It could be that the contraposition of examples like the first two against the has suggested to the teacher that a participle cannot be pre-positioned unless an example is provided, but any first-year philosophy student can see the inductive fallacy there.

It may, as commenter @FumbleFingers suggests, that some words like "knelt" do not admit of this usage, but I am hard-pressed to imagine, much less to find, a rule that sorts one category from the other. The same commenter suggests "dreamt" can't be used this way, but this teacher's dreamt-up proscription belies in existence what it denies in substance. "Had" and "been" are also suggested, but I don't see why a person couldn't think of a raucous party and remember the good times had, the drinks drunk, and the debaucheries unspoken. If those participles can be post-positioned, then why not pre-positioned _in the appropriate instance of their use?

In sum, I tend to think it's more a matter of taste and style to be evaluated in each individual usage, rather than a matter of grammar or syntax.

  • My teacher just showed me the definition of the word in the dictionary (Longman Dictionary of Contemporary English). Indeed, there are many other past participle adjectives e.g., riveted, intriqued, spellbound etc, that, according to the dictionary, cannot or are not supposed to be placed before noun.
    – Kwanbhan
    Jan 27, 2012 at 3:29
  • @Kwanbhan: On what basis do you say those past participles you listed cannot be used as adjectives? I agree it would be a bit contrived with intrigued, perhaps - but "The spellbound audience listened intently", or "This jacket has reinforced riveted seams", for example, are fine. I don't understand what it is you're asking here. Jan 27, 2012 at 3:42
  • I am not saying those participles can not be used as adjectives. I am confused why those words such as riveted, intriqued, mentioned in the dictionary, can not be placed before nouns. Anyhow, I have seen interested used before a noun as mentioned by Phil N.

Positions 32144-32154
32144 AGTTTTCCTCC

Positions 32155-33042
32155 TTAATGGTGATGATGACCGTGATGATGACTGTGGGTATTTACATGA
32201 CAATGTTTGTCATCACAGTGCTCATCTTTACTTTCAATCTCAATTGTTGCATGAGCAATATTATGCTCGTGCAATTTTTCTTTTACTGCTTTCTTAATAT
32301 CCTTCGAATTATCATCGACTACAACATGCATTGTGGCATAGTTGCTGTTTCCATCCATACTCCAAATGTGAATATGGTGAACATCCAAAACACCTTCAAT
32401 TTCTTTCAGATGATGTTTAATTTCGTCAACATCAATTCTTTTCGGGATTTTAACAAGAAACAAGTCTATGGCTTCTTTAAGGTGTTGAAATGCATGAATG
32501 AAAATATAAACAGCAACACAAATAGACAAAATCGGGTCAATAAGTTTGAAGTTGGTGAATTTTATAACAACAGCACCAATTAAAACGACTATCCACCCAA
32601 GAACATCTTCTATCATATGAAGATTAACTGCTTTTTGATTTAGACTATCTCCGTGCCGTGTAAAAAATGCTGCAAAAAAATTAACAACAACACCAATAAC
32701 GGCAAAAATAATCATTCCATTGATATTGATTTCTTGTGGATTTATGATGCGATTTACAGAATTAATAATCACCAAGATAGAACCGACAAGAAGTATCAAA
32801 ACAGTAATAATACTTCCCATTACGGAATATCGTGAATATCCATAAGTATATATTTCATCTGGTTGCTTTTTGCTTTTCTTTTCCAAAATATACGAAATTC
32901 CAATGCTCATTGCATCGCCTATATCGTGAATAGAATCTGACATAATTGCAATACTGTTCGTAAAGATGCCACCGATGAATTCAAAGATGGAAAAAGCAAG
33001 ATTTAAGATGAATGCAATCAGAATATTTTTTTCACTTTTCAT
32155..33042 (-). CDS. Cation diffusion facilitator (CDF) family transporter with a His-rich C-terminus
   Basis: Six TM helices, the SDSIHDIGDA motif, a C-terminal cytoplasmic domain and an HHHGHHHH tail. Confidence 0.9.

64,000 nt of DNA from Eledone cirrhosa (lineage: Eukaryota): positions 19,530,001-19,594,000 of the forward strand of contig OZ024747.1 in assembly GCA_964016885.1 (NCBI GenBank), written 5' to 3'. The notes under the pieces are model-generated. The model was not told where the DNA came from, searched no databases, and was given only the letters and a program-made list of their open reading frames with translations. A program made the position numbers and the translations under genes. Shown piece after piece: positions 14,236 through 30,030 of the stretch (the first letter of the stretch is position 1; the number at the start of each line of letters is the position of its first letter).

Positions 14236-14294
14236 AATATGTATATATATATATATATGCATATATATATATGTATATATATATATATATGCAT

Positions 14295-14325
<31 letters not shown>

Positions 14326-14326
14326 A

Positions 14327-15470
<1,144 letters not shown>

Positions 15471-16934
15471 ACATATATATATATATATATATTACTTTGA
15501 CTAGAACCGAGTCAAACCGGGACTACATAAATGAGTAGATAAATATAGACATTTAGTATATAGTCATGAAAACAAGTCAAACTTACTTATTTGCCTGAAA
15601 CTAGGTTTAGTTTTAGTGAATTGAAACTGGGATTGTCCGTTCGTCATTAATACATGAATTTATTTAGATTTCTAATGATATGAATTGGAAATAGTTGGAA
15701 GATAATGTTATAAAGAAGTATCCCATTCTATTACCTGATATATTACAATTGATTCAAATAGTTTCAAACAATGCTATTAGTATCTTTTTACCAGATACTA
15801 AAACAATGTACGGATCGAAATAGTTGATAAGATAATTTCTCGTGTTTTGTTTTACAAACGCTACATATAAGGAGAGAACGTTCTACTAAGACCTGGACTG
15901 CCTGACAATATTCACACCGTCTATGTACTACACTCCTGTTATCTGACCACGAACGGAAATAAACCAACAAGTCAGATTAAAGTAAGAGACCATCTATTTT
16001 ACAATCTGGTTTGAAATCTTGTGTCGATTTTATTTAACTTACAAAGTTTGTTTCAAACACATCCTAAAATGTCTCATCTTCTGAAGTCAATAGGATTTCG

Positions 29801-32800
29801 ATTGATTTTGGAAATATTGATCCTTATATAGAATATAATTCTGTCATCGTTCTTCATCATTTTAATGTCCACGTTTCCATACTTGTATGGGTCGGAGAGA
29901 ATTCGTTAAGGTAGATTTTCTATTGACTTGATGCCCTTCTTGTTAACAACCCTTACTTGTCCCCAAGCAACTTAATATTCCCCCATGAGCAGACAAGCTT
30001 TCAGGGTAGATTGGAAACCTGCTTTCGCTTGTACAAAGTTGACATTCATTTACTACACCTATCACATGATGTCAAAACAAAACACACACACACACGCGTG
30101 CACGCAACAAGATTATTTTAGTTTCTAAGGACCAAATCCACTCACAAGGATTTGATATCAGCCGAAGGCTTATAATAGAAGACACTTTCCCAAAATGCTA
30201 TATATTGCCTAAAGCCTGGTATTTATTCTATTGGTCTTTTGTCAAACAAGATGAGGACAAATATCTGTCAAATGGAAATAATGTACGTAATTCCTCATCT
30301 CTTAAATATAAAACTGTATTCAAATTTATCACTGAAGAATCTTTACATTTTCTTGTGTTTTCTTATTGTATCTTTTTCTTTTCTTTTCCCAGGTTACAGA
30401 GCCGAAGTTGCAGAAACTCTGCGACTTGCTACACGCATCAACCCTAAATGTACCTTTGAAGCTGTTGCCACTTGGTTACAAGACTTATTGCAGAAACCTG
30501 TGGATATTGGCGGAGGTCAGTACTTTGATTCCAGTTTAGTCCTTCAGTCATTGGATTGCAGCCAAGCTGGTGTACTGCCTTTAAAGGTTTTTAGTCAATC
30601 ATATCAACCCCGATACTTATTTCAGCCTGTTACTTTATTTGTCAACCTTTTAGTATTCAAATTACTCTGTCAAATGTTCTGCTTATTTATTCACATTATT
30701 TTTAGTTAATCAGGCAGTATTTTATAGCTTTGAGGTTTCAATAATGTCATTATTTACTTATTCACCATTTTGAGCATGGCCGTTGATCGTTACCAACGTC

– Kwanbhan
    Feb 1, 2012 at 20:52

If I remember correctly, and it is possible I don't, it is frowned upon to use verb forms as adjectives before nouns because of confusion with helping verbs. In FumbleFingers' example “this jacket has reinforced riveted seams”, the verb have (or has in this case) modifies the verb reinforce (reinforced) thereby changing the sentence's meaning. Because of this modification, the example could be interpreted as meaning that the jacket itself reinforced the riveted seams. Hence the general rule. However it should be noted that this could be avoided by using proper punctuation, such as a comma separating the two descriptives.

  • 'Reinforced' is an adjective and has been used as such since 1612. It is true that it is also the past tense and past participle of the verb 'reinforce' but context will usually make it clear which it is. It's perfectly clear in FF's example. I agree that a comma between 'reinforced' and 'riveted' would help, because it is to be supposed that the seams are both reinforced and riveted. Jan 27, 2012 at 8:52

The adjectives alone-asleep-ashamed-awake-afloat-afraid-alight-alike-alive (there may be others) are not placed before nouns but appear as the complement of the verb to be (The boat was afloat.) or adjectival object (After a while, he fell asleep.) of other verbs.

You cannot say: "The afloat boat sailed away." or "The asleep dog woke."